Office of Planning Regulator refuses to attend Dublin City Council meeting to explain orders on build-to-rent schemes

City councillors of all parties and Independents said regulator’s ‘snub’ for second time was ‘affront to democracy’

The Office of the Planning Regulator (OPR) has for a second time refused to attend a Dublin City Council meeting to explain its orders on build-to-rent (BTR) schemes in the city.

Councillors of all parties and Independents said the regulator’s “snub” was “an affront to democracy”.

The regulator has clashed with the council and chief executive Owen Keegan over the council’s plans for BTR restrictions in the upcoming city development plan. Councillors, senior planners and Mr Keegan have said limits are needed to curb the unsustainable dominance of BTR applications in the city.

Deputy planning regulator Anne Marie O’Connor earlier this year told the council to remove policies from the draft development plan requiring 40 per cent of build-to-rent apartments to be larger than stipulated under ministerial guidelines. The council was also ordered not to block the development of small build-to-rent schemes of fewer than 100 apartments.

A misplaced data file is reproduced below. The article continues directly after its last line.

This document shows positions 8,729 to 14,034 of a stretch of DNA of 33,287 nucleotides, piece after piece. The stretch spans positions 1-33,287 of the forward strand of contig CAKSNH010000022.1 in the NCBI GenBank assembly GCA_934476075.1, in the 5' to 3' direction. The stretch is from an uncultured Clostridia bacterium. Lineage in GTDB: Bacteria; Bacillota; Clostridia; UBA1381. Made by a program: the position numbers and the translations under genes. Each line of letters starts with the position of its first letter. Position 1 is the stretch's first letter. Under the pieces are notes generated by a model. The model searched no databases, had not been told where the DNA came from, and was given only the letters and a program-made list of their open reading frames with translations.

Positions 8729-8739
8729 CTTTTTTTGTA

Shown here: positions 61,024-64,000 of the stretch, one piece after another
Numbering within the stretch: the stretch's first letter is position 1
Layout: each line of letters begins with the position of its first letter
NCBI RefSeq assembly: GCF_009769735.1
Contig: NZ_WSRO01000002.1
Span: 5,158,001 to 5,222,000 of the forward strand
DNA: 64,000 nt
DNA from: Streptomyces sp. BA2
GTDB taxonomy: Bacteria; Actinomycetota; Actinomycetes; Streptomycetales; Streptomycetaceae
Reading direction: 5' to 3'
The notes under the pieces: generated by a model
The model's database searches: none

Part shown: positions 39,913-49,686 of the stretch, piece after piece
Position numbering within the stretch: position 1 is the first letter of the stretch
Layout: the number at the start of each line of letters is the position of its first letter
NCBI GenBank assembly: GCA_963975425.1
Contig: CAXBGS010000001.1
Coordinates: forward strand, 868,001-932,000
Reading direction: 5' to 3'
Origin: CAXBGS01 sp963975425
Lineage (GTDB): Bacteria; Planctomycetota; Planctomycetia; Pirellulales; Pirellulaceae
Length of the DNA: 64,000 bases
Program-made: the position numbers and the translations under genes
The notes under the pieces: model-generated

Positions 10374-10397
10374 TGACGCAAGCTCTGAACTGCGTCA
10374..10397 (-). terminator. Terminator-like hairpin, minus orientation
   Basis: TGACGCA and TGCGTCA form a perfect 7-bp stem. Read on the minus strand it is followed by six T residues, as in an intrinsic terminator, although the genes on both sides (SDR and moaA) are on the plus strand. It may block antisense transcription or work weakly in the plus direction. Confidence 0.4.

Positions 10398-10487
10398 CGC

In response to the regulator’s submission, Mr Keegan said the “over-dominance” of BTR schemes in Dublin has become “unsustainable” with the potential to have “significant long-term adverse impacts on the housing needs of the city”. He recommended councillors press ahead with restrictions on build-to-rent schemes in the new city development plan.

Councillors last month agreed to write to regulator Niall Cussen requesting his attendance, or that of a representative, at a council meeting to explain his opposition to the BTR curbs. However, Mr Cussen declined saying this would likely spark a flurry of similar requests from other local authorities.

Lord Mayor Alison Gilliland again wrote to Mr Cussen and Ms O’Connor to invite them to a meeting on Monday, noting that councillors were calling on “the OPR to reconsider its position, noting a cross-party desire to hear from the office and engage in constructive dialogue”.

In response Ms O’Connor wrote that it would “not be appropriate to attend” the meeting.

Councillors said the refusal to attend the meeting was undemocratic.

“We simply requested a dialogue with the OPR in City Hall to bring greater transparency and accountability to this process. This request has been inexplicably denied and the chance for democratic accountability has been lost as a result,” they said in a statement.

“We have cancelled Monday’s meeting as a result and are rescheduling to meet at a time of the OPR’s choosing.”

In a statement on Sunday the OPR said: “Contrary to statement the by DCC councillors, it is not the function of the OPR to force Dublin City Council (or any local authority) to comply with our recommendations.” The OPR may make a recommendation to the Minister for Housing to issue a direction to a local authority, it said, but “it is ultimately the decision and legal function of the Minister whether or not a direction issues.”

Olivia Kelly

Olivia Kelly

Olivia Kelly is Dublin Editor of The Irish Times